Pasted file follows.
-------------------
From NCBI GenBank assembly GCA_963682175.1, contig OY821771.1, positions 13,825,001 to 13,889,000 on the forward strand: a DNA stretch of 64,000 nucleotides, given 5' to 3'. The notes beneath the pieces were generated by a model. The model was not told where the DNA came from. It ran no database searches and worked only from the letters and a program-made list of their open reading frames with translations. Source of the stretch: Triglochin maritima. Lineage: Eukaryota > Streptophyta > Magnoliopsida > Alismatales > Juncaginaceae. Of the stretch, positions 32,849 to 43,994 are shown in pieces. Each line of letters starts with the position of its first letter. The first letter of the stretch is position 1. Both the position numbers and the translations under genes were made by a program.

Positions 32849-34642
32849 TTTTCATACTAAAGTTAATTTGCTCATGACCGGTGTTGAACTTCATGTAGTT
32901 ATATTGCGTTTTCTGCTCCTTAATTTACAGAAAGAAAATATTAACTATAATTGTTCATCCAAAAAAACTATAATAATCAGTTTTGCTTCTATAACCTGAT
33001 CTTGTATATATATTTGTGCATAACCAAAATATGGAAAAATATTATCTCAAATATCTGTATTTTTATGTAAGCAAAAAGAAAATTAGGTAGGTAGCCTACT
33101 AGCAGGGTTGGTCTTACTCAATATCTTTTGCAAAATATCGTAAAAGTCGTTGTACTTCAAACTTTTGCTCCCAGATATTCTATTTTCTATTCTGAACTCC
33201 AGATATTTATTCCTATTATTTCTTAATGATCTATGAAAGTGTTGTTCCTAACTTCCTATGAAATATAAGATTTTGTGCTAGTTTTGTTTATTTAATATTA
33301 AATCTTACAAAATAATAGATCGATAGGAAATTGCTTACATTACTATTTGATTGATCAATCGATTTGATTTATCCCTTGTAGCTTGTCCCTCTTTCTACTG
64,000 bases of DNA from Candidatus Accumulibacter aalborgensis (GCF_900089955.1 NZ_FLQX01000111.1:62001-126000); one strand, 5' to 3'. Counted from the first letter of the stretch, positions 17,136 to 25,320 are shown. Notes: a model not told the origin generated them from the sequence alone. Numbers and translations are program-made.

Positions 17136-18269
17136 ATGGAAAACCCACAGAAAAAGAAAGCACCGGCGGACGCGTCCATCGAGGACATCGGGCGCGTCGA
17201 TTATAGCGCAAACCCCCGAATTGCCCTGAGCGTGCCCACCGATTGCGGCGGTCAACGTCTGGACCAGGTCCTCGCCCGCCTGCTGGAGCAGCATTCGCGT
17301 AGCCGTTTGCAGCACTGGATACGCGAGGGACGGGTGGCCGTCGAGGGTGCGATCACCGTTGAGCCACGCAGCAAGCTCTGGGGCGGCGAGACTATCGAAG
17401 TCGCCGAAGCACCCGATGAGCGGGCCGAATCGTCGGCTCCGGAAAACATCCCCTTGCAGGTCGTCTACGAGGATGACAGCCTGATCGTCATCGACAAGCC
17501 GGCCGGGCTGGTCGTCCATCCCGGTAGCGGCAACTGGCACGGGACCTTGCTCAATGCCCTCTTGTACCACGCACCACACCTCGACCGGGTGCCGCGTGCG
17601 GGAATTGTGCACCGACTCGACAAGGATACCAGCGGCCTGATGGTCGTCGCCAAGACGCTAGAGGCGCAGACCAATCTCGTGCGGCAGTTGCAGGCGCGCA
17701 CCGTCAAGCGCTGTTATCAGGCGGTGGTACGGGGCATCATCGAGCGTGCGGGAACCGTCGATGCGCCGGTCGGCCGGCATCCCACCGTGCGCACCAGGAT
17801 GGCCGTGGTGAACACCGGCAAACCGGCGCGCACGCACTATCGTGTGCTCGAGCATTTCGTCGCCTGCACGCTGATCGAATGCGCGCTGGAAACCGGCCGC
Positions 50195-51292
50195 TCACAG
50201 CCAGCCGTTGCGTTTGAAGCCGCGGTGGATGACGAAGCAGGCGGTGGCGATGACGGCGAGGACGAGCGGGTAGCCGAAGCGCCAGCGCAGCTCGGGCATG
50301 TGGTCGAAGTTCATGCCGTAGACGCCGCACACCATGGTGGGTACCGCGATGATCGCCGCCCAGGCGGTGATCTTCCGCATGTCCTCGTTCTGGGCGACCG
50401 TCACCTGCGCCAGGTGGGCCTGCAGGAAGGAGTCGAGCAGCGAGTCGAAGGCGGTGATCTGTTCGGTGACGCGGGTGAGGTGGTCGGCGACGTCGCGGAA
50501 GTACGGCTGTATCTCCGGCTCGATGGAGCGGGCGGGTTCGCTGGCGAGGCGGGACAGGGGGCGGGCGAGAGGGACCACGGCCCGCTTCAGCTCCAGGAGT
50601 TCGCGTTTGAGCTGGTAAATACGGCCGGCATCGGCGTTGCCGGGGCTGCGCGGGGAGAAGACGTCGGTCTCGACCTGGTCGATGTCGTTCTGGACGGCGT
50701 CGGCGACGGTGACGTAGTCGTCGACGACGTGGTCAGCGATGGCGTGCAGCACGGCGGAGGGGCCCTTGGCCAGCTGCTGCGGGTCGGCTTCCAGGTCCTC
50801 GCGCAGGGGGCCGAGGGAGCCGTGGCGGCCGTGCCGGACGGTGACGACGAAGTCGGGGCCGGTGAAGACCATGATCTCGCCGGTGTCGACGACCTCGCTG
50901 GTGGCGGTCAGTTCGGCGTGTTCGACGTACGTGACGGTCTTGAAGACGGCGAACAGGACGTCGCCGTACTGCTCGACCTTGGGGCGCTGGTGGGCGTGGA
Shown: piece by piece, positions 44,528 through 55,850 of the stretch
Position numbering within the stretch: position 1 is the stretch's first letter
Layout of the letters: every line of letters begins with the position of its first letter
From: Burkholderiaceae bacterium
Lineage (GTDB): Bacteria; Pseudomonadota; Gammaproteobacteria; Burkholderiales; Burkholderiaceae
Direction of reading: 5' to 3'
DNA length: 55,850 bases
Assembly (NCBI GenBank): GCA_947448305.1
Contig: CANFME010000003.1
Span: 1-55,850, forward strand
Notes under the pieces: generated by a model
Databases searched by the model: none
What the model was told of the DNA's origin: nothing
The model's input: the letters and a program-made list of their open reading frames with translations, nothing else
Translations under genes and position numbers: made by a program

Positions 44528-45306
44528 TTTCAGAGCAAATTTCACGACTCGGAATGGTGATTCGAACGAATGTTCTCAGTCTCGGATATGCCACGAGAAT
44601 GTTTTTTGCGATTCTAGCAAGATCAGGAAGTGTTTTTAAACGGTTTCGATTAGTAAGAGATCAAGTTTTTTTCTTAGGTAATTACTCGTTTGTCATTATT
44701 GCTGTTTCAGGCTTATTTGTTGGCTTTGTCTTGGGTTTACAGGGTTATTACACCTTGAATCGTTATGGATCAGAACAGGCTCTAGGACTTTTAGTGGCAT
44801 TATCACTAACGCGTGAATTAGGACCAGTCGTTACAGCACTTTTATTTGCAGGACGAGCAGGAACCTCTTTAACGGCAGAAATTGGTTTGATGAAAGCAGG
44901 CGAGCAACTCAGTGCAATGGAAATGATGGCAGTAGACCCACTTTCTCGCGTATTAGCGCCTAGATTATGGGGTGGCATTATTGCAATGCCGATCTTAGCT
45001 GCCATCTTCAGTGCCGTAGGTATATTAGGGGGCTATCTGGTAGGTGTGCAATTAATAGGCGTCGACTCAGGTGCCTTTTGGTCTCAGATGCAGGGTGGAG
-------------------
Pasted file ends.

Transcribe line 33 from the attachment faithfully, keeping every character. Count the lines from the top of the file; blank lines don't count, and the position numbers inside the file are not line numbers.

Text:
Lineage (GTDB): Bacteria; Pseudomonadota; Gammaproteobacteria; Burkholderiales; Burkholderiaceae